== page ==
• Cultural Fit
    This one is one of the harder factors to detect yet is very important to the implementation of any offering or solution you develop. Cultural fit or cultural misalignment is one of the biggest reasons for failures in buyer-seller relationships – which includes the biggest versions of actually company mergers. When you detect a cultural issue, do not ignore it unless you are planning on only making the initial sale and then walking away (sounds like a traditional sales model example.). If you are looking for a long term relationship, then cultural alignment is a must. Make certain the prospect’s walk equals their talk before engaging in a long term sales process. There are better candidates to become your customer.
  • Financial Condition
    This one is the best known issue for qualifying a prospect. What is there financial condition? Have you done any research on this topic? Have you noticed an increase in law suits, liens, or credit related activity – including bad press? What is the condition of their industry – growing or declining? Here is a clue you have a financial risk to deal with soon – You get a fanatic call from the prospect looking for what you sale, they want it now and price is No Object. You have just been contacted by a prospect who has been cut off by your competitor – usually for non-payment – so beware of the easy sale. Easy sales are usually a bad indicator for the future. Always think in terms of earning your rights for customer purchases and you will take the high ground of b2b sales.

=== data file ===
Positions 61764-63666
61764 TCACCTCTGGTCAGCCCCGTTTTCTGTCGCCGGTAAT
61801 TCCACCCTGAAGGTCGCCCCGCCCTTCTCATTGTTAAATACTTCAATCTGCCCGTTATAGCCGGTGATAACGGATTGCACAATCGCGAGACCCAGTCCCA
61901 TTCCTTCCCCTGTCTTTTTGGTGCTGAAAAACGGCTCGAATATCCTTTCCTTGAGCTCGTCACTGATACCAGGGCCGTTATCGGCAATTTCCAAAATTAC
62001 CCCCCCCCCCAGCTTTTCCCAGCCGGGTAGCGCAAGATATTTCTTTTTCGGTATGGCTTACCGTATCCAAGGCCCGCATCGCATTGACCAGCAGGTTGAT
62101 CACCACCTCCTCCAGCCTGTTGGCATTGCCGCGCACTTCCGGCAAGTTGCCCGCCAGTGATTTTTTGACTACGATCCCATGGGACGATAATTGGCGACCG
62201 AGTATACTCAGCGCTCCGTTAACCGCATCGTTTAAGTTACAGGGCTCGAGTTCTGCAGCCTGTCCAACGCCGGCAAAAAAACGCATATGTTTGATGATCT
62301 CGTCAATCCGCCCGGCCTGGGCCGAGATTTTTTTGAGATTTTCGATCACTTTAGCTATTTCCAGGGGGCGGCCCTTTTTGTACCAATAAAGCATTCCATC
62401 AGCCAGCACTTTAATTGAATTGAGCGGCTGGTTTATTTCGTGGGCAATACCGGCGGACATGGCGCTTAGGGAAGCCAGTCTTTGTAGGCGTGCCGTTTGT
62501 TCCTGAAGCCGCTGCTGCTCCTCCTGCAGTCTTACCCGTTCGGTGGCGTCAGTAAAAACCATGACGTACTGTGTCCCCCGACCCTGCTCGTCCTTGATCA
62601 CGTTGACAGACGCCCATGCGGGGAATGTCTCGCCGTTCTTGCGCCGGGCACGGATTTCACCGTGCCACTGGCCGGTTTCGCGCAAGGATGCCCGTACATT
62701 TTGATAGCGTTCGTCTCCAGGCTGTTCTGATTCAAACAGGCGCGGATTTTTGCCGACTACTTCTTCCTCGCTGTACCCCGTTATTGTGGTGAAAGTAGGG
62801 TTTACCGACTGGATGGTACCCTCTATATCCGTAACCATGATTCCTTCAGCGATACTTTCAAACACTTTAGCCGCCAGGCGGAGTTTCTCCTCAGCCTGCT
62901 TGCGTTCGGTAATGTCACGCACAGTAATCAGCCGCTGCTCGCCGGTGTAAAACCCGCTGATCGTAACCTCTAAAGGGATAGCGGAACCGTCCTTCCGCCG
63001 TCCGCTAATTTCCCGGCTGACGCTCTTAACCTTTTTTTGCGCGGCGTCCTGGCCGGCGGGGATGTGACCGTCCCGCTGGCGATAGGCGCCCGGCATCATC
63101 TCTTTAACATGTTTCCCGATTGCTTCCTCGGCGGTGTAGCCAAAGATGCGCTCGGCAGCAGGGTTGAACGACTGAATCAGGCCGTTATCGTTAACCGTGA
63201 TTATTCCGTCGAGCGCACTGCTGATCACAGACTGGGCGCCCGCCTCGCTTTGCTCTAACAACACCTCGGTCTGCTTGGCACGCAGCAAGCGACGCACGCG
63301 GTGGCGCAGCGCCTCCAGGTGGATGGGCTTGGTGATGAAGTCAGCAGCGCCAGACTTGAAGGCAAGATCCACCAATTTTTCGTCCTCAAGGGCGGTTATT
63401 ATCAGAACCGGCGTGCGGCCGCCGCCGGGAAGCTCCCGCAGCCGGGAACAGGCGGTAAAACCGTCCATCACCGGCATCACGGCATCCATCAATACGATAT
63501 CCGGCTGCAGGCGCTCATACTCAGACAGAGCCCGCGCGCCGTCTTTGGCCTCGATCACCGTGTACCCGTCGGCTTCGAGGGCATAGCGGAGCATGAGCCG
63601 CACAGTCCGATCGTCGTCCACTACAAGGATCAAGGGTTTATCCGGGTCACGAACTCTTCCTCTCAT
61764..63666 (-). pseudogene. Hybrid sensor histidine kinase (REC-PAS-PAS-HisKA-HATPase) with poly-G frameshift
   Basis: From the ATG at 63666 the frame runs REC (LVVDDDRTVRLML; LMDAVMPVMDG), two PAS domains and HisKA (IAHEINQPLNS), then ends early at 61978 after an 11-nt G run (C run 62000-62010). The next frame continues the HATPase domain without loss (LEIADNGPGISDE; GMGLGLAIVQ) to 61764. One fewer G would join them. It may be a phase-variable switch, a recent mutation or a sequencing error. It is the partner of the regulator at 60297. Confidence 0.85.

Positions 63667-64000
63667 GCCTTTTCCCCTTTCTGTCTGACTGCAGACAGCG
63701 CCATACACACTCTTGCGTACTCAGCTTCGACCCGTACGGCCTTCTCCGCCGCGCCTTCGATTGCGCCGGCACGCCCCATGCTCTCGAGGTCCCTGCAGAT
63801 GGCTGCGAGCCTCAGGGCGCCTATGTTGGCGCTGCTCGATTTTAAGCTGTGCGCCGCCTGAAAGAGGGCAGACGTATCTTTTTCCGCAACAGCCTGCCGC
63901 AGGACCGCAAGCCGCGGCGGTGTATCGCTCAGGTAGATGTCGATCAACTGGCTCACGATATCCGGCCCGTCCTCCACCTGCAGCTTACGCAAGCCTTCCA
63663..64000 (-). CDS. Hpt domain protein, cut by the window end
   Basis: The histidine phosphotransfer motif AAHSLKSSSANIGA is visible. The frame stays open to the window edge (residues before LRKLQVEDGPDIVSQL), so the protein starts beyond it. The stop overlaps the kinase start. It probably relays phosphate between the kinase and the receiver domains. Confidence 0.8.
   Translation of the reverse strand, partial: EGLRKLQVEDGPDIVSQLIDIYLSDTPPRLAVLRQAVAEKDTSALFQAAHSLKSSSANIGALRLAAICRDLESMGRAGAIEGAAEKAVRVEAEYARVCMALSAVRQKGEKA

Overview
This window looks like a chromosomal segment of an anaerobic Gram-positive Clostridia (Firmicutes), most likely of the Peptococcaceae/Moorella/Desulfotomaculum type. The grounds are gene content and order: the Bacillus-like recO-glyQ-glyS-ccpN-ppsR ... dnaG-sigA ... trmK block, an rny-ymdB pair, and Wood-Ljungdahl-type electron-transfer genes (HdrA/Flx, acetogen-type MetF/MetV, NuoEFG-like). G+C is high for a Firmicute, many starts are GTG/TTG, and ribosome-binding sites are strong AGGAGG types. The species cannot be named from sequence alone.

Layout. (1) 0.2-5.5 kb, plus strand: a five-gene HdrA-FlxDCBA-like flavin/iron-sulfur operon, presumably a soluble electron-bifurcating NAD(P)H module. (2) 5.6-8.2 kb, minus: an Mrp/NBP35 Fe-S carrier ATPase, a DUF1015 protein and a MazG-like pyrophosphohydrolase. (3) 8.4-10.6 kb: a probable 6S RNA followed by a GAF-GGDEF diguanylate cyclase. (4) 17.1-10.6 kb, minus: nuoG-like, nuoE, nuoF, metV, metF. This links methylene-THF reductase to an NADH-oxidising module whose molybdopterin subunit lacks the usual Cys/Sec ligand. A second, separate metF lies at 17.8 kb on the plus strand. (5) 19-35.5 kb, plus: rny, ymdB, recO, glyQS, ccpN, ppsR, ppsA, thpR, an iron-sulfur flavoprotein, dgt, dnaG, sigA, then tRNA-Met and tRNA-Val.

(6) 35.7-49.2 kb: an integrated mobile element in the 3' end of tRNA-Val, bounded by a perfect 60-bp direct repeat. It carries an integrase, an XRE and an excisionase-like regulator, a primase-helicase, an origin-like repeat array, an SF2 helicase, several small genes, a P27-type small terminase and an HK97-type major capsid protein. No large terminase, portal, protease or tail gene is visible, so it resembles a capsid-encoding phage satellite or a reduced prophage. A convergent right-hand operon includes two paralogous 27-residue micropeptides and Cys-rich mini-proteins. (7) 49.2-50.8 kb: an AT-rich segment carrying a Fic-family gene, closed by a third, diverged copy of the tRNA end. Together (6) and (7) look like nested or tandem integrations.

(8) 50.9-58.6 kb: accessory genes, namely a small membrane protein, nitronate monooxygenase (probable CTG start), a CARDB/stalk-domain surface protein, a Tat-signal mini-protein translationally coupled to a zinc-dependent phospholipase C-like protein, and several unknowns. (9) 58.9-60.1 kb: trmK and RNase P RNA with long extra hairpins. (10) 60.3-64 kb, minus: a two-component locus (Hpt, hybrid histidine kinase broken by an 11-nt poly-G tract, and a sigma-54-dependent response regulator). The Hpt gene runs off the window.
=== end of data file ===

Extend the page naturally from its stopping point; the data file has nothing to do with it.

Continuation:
While their are additional factors to consider the above five are the most critical in my opinion. If you take the time to learn about the prospect relative to the five factors listed above, then you will have a better chance to Gauge the Quality of the Opportunity.

The reason for taking this time to Qualify the Opportunity is simple. In order for you to continue down the long sales process in a b2b or complex sale process, you must understand the probability of a favorable decision.

You only have your TIME to trade with prospects and some customers for that matter, so you need to pick the ones with the highest probability of Sales Success. Otherwise, you are headed down a pathway to lower sales results. And, it may push you into the commodity sales game where you and your company lose.

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Voss Graham

Sr Business Advisor / CEO at InnerActive Consulting Group Inc
Your Knowledgeable Partner for Business Success and Achievement. Dedicated to helping others get to their next level of success. Award winning business advisor; coach to executives and business owners; Business Growth Strategist; and experienced using assessments for hiring & selection, evaluation of teams and improving communication. Voss is available as a Speaker for your conferences or company meetings contact him at 901-757-4434 or use the LinkedIn or Facebook direct messages.